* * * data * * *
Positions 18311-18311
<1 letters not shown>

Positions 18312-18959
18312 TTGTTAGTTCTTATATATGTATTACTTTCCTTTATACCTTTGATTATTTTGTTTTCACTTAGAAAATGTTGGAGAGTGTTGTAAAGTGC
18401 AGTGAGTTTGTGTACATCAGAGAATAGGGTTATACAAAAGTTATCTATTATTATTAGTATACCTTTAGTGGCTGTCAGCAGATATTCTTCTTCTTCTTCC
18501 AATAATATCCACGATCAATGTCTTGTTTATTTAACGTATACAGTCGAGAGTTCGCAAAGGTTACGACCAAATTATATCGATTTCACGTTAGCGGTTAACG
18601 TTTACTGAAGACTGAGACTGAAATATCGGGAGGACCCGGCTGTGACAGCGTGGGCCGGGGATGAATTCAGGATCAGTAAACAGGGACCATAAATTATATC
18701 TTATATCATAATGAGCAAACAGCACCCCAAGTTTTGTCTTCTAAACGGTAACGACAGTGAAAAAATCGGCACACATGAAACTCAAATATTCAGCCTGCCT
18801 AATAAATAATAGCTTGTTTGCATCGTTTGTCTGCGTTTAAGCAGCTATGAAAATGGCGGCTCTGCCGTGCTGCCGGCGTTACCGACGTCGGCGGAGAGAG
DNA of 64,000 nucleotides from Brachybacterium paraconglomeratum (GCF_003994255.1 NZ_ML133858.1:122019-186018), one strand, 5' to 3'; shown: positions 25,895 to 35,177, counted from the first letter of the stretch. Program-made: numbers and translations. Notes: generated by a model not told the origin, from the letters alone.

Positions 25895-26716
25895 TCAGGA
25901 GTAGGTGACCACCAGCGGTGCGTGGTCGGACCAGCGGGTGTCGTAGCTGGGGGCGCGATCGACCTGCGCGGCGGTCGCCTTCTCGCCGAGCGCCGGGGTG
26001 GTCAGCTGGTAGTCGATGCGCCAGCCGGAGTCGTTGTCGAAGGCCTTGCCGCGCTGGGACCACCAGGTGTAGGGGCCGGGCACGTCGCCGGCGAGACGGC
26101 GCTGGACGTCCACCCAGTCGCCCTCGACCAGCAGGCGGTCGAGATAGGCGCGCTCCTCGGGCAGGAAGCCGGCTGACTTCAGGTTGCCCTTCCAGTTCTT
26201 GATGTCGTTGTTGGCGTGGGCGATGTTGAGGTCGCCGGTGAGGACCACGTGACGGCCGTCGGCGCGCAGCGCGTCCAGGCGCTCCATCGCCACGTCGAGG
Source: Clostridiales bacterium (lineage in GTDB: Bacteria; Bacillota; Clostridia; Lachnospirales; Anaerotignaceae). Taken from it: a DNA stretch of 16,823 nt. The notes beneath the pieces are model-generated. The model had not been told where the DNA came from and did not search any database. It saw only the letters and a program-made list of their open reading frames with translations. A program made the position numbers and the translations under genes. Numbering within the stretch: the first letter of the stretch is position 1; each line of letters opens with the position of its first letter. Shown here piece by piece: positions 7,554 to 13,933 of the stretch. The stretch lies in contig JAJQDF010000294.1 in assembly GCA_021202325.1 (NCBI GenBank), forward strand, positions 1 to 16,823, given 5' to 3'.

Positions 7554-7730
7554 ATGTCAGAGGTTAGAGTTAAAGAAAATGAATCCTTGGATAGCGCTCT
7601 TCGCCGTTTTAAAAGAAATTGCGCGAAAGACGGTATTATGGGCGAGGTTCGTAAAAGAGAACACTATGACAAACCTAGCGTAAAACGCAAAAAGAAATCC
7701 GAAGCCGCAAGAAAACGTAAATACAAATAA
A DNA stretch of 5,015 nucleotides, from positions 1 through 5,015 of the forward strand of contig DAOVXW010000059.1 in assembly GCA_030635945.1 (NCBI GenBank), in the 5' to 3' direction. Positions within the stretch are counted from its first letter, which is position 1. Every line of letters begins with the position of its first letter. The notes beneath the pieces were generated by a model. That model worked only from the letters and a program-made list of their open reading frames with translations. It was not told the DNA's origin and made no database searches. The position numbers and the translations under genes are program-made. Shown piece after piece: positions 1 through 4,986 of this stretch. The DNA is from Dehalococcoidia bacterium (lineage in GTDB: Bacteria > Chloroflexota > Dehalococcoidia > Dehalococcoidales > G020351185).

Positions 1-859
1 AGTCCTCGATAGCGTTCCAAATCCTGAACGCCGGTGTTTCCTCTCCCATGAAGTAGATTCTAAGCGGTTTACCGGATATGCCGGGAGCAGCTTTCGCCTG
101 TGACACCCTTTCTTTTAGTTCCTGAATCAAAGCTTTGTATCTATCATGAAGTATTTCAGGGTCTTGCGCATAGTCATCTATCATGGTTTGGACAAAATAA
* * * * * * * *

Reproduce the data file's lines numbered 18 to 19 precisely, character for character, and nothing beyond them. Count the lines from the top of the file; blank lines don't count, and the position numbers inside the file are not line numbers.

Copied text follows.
Positions 7554-7730
7554 ATGTCAGAGGTTAGAGTTAAAGAAAATGAATCCTTGGATAGCGCTCT